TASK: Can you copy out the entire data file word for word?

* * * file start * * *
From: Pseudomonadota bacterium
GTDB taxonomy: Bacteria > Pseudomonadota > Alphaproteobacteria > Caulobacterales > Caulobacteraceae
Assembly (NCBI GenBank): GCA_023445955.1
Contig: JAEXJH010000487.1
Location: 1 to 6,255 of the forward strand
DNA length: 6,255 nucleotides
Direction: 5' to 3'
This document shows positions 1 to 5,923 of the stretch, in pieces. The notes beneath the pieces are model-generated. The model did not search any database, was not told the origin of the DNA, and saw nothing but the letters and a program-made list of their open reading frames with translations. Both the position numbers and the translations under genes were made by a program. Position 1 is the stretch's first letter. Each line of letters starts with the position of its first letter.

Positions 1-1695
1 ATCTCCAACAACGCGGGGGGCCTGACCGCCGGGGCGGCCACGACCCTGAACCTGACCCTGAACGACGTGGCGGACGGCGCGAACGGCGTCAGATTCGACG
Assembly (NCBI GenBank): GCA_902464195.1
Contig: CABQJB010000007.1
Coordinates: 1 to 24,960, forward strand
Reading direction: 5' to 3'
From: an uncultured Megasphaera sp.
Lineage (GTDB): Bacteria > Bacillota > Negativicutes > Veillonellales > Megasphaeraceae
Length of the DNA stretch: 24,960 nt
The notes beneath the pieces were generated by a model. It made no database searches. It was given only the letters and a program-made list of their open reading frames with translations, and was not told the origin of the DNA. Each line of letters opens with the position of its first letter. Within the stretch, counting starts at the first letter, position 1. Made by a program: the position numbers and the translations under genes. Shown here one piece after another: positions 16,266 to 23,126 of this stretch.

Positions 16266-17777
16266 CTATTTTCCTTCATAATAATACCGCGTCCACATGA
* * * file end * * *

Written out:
From: Pseudomonadota bacterium
GTDB taxonomy: Bacteria > Pseudomonadota > Alphaproteobacteria > Caulobacterales > Caulobacteraceae
Assembly (NCBI GenBank): GCA_023445955.1
Contig: JAEXJH010000487.1
Location: 1 to 6,255 of the forward strand
DNA length: 6,255 nucleotides
Direction: 5' to 3'
This document shows positions 1 to 5,923 of the stretch, in pieces. The notes beneath the pieces are model-generated. The model did not search any database, was not told the origin of the DNA, and saw nothing but the letters and a program-made list of their open reading frames with translations. Both the position numbers and the translations under genes were made by a program. Position 1 is the stretch's first letter. Each line of letters starts with the position of its first letter.

Positions 1-1695
1 ATCTCCAACAACGCGGGGGGCCTGACCGCCGGGGCGGCCACGACCCTGAACCTGACCCTGAACGACGTGGCGGACGGCGCGAACGGCGTCAGATTCGACG
Assembly (NCBI GenBank): GCA_902464195.1
Contig: CABQJB010000007.1
Coordinates: 1 to 24,960, forward strand
Reading direction: 5' to 3'
From: an uncultured Megasphaera sp.
Lineage (GTDB): Bacteria > Bacillota > Negativicutes > Veillonellales > Megasphaeraceae
Length of the DNA stretch: 24,960 nt
The notes beneath the pieces were generated by a model. It made no database searches. It was given only the letters and a program-made list of their open reading frames with translations, and was not told the origin of the DNA. Each line of letters opens with the position of its first letter. Within the stretch, counting starts at the first letter, position 1. Made by a program: the position numbers and the translations under genes. Shown here one piece after another: positions 16,266 to 23,126 of this stretch.

Positions 16266-17777
16266 CTATTTTCCTTCATAATAATACCGCGTCCACATGA